We split up. Cathy went with Dad and I got to go with Uncle Lloyd! I had my rucksack wrapped in flannel, just as Lloyd had told me. He was right - the flannel muffled the sound of branches catching on the canvas! The snow was crusty, but he was heavier than I was so he left prints just deep enough for me to step right into. He took small steps, stopping every couple of yards to just watch and listen. He whispered that if I was really quiet the pine trees would sing to me. He was right about that - there was indeed a soft song coming from them. He also told me to check the piece of thread tied to the very end of the barrel of my gun for little puffs of breeze so I could shift my eyes as the wind shifted. He told me that that way I wouldn't waste time looking the wrong way and would only be looking for deer that hadn't caught our scent. What do you know? Uncle Lloyd was right again! That little tiny piece of thread caught every little shift in air currents, showing me exactly where the light winds were coming from.
We went along for some time in the quiet of the early morning. He moved with competence and experience and showed no signs of any discomfort. I, on the other hand, was freezing and beginning to wonder if we would ever see a deer! Deer are far less cooperative than bunnies.
Lloyd stopped, pointed to the branches of a huge pine tree, told me to crawl under them and sit against the tree trunk. I was to wait for him right there and nibble on my Snickers bar for energy. This tree must have been there since the beginning of time and its thick branches touched the snow all the way around it, like a heavy dark green skirt. He said he'd be gone for a few minutes and that I would warm up under those protective branches. I did as I was told, and found the ground underneath dry. I wasn’t one bit scared being all by myself as I slowly ate my candy bar, listening for either the sound of a shot or for Uncle Lloyd's return. He was right about that too - it did feel like I was getting a little warmer.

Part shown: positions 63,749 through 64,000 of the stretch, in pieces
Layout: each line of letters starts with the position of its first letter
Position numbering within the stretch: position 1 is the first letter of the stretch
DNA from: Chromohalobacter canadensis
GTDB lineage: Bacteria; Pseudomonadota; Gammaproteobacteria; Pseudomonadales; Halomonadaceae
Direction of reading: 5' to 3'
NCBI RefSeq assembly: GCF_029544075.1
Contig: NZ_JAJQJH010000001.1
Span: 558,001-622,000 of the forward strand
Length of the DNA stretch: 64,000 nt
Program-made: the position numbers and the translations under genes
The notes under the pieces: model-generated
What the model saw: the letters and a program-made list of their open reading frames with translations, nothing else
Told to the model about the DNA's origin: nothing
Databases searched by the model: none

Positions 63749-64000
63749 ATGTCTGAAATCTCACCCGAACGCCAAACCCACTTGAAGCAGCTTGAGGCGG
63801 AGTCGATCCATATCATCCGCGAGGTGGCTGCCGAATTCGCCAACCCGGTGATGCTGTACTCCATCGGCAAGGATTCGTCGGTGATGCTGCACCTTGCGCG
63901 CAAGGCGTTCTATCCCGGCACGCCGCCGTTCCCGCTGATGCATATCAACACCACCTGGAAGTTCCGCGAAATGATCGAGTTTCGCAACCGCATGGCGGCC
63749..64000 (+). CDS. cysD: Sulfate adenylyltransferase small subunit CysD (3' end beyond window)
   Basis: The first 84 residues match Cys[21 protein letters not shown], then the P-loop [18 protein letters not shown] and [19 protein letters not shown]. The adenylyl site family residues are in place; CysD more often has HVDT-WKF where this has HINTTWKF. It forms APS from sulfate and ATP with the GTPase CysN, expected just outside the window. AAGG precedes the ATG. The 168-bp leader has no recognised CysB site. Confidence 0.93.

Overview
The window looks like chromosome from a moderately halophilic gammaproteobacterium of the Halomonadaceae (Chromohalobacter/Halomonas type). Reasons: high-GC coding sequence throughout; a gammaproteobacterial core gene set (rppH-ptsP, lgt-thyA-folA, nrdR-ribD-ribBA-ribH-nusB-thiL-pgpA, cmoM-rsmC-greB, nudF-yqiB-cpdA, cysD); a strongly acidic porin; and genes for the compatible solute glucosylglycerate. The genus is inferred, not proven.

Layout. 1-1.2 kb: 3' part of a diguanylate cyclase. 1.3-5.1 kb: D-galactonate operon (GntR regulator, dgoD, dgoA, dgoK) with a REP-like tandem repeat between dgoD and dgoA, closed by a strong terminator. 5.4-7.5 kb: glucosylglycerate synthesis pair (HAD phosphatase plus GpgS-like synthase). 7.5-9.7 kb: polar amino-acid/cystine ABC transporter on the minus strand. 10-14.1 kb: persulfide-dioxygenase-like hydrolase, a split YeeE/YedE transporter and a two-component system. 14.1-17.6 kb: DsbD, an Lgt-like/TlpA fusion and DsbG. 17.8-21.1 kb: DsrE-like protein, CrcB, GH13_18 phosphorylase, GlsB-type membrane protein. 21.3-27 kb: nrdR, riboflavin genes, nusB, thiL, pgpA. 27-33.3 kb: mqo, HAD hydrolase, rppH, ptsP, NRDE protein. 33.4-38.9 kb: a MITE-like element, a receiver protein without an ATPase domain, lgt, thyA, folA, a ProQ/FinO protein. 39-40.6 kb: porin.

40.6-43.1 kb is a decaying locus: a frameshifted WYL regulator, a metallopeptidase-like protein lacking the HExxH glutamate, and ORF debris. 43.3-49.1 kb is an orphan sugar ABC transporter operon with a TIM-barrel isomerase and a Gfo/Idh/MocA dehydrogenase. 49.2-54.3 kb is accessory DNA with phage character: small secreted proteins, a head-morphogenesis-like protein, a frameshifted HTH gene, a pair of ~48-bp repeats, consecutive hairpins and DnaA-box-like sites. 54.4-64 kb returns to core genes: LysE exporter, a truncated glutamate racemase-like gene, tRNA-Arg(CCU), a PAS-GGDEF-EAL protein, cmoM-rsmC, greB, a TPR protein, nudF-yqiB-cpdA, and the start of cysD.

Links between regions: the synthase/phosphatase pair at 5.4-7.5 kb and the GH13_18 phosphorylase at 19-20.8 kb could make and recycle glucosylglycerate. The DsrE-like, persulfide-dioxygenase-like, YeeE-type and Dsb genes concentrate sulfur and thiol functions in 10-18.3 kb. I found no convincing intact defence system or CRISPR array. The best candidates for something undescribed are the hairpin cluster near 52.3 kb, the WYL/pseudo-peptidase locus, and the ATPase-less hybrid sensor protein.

The branches parted and Uncle Lloyd motioned for me to follow him. He said he'd found fresh deer sign and that we were going to head that way. So again I took advantage of his short little footsteps. We hadn't gone far at all when he stopped suddenly. I was so focused on watching the edges of the tree line off to the side that I bumped right into him! Deer tracks! He crouched down and showed me how to check them to see if they were fresh or old. Then he pointed off to one side of a particularly large set.
"See those little dark pellets? That's deer poop. If those pellets are fresh we're about to get pretty busy. I'll show you how to check 'em." I'll bet if I'd have looked up at him right at that moment, what was about to happen wouldn't have happened - the orneriness in his eyes would have given him away. But, good old, dumb, obedient 13 year old that I was, my eyes never left the pellets on the ground as we moved toward them.
He picked up a couple and squeezed them. Looked to me like he was squeezing that poop pretty hard, but then what did I know? He sniffed the ones he'd picked up as well.
"Okay, Tonto, let's see what you think. Do just what I did."